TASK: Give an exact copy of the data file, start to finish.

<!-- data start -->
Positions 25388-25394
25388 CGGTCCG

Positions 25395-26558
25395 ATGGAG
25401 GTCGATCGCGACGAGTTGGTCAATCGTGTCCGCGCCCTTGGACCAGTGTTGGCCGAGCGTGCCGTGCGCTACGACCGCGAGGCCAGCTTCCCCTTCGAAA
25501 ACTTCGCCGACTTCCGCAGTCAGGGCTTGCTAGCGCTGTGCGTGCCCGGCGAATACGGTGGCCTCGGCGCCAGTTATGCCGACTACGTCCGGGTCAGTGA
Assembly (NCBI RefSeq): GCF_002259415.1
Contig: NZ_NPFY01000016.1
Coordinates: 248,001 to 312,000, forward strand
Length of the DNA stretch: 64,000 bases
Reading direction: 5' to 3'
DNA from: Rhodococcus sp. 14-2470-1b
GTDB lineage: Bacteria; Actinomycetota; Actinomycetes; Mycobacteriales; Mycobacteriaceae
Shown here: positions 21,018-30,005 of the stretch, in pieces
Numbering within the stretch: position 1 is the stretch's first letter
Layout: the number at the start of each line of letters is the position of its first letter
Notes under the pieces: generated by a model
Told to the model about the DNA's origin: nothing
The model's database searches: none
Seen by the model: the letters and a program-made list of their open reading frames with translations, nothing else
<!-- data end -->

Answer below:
Positions 25388-25394
25388 CGGTCCG

Positions 25395-26558
25395 ATGGAG
25401 GTCGATCGCGACGAGTTGGTCAATCGTGTCCGCGCCCTTGGACCAGTGTTGGCCGAGCGTGCCGTGCGCTACGACCGCGAGGCCAGCTTCCCCTTCGAAA
25501 ACTTCGCCGACTTCCGCAGTCAGGGCTTGCTAGCGCTGTGCGTGCCCGGCGAATACGGTGGCCTCGGCGCCAGTTATGCCGACTACGTCCGGGTCAGTGA
Assembly (NCBI RefSeq): GCF_002259415.1
Contig: NZ_NPFY01000016.1
Coordinates: 248,001 to 312,000, forward strand
Length of the DNA stretch: 64,000 bases
Reading direction: 5' to 3'
DNA from: Rhodococcus sp. 14-2470-1b
GTDB lineage: Bacteria; Actinomycetota; Actinomycetes; Mycobacteriales; Mycobacteriaceae
Shown here: positions 21,018-30,005 of the stretch, in pieces
Numbering within the stretch: position 1 is the stretch's first letter
Layout: the number at the start of each line of letters is the position of its first letter
Notes under the pieces: generated by a model
Told to the model about the DNA's origin: nothing
The model's database searches: none
Seen by the model: the letters and a program-made list of their open reading frames with translations, nothing else